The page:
The District Council elections scheduled to take place on Sunday may be delayed if violent clashes continue across Hong Kong, according to Secretary for Constitutional and Mainland Affairs Patrick Nip.

On Monday, Nip offered three conditions for the elections to go ahead as planned. He stated that the “violence and all kinds of duress” must stop immediately, the obstruction of tunnels, highways and roads must cease, and he called for an end to the destruction of transport facilities and traffic paralysis.

Patrick Nip. File photo:

“The situation in the past weekend has obviously reduced the chance of holding the election as scheduled, and I am very anxious about this,” he told reporters. “I must say that postponing the election is a difficult decision to make. We will not take this step unless absolutely necessary.”

Nip added that the government will still try its best to ensure the election can move forward, with measures taken to enhance security at polling stations. The No Canvassing Zone will be expanded to create a buffer zone for voters, and the government will also arrange police, the Civil Aid Service and security contractors to be guard polling stations.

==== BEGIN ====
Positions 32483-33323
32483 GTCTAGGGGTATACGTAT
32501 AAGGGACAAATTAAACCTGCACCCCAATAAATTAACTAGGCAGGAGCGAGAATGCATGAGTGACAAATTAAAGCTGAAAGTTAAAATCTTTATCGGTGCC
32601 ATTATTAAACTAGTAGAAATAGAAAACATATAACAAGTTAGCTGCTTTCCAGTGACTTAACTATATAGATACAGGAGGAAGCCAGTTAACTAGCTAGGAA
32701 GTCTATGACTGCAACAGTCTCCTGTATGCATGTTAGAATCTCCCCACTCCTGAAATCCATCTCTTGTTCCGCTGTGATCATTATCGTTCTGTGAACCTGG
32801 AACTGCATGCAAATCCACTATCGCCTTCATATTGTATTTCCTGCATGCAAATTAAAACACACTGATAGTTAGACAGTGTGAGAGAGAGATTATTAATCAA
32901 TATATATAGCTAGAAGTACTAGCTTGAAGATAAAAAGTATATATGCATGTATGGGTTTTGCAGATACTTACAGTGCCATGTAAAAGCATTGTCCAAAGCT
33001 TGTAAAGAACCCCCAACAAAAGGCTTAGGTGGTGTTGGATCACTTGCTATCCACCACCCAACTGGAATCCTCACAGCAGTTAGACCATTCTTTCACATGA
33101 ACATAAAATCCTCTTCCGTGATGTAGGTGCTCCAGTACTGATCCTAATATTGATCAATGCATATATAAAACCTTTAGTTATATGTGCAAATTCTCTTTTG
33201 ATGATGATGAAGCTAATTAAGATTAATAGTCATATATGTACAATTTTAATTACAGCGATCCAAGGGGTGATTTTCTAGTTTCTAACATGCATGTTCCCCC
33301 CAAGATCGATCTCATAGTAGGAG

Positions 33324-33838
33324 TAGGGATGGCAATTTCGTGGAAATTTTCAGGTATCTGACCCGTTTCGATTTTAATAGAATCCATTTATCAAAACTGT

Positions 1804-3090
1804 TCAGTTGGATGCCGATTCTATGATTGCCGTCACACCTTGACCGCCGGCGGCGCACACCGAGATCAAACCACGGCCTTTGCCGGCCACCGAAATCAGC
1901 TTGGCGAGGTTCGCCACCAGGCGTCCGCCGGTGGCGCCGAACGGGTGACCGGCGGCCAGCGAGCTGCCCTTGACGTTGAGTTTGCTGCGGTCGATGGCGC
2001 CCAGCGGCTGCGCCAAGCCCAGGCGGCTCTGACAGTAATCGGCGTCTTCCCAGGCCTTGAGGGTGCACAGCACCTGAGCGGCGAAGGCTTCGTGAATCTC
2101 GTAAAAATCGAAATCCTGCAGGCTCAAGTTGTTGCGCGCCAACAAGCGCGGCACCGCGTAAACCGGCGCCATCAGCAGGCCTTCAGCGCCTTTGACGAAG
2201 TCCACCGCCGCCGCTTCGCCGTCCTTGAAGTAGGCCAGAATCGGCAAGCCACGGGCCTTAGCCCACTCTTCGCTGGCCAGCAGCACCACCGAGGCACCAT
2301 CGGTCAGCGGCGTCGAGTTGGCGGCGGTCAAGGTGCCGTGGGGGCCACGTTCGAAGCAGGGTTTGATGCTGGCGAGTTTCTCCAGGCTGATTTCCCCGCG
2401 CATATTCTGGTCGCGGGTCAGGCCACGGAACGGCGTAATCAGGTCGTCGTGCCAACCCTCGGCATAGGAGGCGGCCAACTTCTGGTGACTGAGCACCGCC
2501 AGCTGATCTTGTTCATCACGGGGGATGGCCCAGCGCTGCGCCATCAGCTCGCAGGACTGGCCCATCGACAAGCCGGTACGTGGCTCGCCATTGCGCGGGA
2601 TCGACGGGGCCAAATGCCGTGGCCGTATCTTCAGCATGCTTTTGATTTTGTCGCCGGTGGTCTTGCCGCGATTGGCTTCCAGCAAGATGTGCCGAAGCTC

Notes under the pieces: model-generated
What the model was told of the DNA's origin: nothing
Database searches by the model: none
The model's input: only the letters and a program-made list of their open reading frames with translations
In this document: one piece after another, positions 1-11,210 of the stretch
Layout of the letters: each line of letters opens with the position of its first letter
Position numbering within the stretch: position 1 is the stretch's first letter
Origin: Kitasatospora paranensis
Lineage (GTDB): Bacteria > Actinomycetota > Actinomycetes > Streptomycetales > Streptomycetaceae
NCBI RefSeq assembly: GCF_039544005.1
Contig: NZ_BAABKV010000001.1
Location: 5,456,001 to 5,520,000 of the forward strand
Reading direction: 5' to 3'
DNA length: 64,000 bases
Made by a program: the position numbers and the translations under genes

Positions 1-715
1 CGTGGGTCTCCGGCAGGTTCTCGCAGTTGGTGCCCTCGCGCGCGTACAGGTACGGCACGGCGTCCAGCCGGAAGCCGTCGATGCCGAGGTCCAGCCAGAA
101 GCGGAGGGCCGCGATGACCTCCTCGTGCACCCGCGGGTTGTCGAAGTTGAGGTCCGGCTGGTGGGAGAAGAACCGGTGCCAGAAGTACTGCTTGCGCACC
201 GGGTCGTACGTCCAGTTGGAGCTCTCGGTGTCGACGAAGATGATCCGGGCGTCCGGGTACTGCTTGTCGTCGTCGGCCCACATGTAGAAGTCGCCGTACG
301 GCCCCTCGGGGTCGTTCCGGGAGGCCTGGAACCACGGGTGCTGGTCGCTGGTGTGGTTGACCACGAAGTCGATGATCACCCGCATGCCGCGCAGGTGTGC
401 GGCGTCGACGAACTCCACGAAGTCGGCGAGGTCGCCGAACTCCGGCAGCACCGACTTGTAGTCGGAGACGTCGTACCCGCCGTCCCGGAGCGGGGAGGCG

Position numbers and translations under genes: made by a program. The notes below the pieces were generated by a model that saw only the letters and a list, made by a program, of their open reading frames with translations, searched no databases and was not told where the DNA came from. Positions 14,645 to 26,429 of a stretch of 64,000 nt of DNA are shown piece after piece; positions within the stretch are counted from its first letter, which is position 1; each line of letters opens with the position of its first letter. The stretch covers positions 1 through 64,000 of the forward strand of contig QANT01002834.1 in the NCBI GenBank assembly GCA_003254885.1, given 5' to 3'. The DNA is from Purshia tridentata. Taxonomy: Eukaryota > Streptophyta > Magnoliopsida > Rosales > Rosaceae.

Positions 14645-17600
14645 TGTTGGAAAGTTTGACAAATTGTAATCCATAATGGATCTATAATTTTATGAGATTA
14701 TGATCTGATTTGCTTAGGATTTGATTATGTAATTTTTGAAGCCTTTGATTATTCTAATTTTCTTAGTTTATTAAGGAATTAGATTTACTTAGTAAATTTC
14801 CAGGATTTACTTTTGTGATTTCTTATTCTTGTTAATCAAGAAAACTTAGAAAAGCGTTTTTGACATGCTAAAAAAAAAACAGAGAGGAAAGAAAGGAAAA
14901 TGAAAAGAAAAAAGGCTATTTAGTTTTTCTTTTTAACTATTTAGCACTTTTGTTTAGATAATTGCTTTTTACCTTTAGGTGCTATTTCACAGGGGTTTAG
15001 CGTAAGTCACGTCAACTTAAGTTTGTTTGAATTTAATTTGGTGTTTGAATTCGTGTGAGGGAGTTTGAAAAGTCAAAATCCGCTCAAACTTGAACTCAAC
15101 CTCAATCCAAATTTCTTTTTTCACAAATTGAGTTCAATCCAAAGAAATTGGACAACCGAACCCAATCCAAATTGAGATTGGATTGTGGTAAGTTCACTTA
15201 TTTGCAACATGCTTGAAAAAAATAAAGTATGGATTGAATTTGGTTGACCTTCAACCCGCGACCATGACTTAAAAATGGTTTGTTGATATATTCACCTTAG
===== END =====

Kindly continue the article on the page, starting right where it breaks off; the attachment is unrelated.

Protests in Hong Kong have escalated since the start of November, with major confrontations taking place at university campuses as well as large-scale weekday demonstrations. Over the past weekend, tensions reached boiling point at the campus of Polytechnic University, which also sparked widespread disruptions across Kowloon.

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Nip said there were three possible levels for suspending the District Council election: on the level of an individual polling station, the entire constituency, or around the city as a whole. Only the chief executive can decide to order a halt to the election on a citywide level, he said.

A backup date for the District Council election has been arranged for December 1. If the operation of a polling station is disrupted midway through election day, voters will be given a corresponding time on the backup date to cast their ballots, Nip said.

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Holmes Chan

Holmes Chan is a reporter at Hong Kong Free Press. He covers local news with a focus on law, politics, and social movements. He studied law and literature at the University of Hong Kong.